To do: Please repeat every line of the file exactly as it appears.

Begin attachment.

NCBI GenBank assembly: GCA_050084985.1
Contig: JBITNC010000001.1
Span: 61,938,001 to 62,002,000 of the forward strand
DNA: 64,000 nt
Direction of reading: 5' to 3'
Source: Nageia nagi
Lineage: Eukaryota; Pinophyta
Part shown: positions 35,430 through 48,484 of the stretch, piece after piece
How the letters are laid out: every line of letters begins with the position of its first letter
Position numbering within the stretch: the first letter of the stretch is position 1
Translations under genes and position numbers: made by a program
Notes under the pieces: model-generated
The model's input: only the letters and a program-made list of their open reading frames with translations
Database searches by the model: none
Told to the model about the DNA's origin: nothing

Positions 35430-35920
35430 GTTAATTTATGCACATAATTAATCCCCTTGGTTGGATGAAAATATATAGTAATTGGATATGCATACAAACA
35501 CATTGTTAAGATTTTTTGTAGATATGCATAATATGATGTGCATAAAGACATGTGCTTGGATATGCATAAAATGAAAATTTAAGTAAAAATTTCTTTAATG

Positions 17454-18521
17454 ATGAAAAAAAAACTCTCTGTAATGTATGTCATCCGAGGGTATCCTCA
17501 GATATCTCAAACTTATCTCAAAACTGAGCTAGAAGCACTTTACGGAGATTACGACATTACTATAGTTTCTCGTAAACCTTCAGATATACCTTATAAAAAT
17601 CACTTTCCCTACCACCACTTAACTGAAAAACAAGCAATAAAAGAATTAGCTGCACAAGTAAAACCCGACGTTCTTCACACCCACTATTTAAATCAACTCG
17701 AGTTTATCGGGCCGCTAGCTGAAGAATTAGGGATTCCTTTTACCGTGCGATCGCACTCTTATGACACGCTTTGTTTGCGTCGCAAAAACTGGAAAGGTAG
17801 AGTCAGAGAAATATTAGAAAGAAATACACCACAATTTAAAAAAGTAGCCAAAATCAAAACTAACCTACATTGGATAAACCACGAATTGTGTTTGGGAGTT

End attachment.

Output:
NCBI GenBank assembly: GCA_050084985.1
Contig: JBITNC010000001.1
Span: 61,938,001 to 62,002,000 of the forward strand
DNA: 64,000 nt
Direction of reading: 5' to 3'
Source: Nageia nagi
Lineage: Eukaryota; Pinophyta
Part shown: positions 35,430 through 48,484 of the stretch, piece after piece
How the letters are laid out: every line of letters begins with the position of its first letter
Position numbering within the stretch: the first letter of the stretch is position 1
Translations under genes and position numbers: made by a program
Notes under the pieces: model-generated
The model's input: only the letters and a program-made list of their open reading frames with translations
Database searches by the model: none
Told to the model about the DNA's origin: nothing

Positions 35430-35920
35430 GTTAATTTATGCACATAATTAATCCCCTTGGTTGGATGAAAATATATAGTAATTGGATATGCATACAAACA
35501 CATTGTTAAGATTTTTTGTAGATATGCATAATATGATGTGCATAAAGACATGTGCTTGGATATGCATAAAATGAAAATTTAAGTAAAAATTTCTTTAATG

Positions 17454-18521
17454 ATGAAAAAAAAACTCTCTGTAATGTATGTCATCCGAGGGTATCCTCA
17501 GATATCTCAAACTTATCTCAAAACTGAGCTAGAAGCACTTTACGGAGATTACGACATTACTATAGTTTCTCGTAAACCTTCAGATATACCTTATAAAAAT
17601 CACTTTCCCTACCACCACTTAACTGAAAAACAAGCAATAAAAGAATTAGCTGCACAAGTAAAACCCGACGTTCTTCACACCCACTATTTAAATCAACTCG
17701 AGTTTATCGGGCCGCTAGCTGAAGAATTAGGGATTCCTTTTACCGTGCGATCGCACTCTTATGACACGCTTTGTTTGCGTCGCAAAAACTGGAAAGGTAG
17801 AGTCAGAGAAATATTAGAAAGAAATACACCACAATTTAAAAAAGTAGCCAAAATCAAAACTAACCTACATTGGATAAACCACGAATTGTGTTTGGGAGTT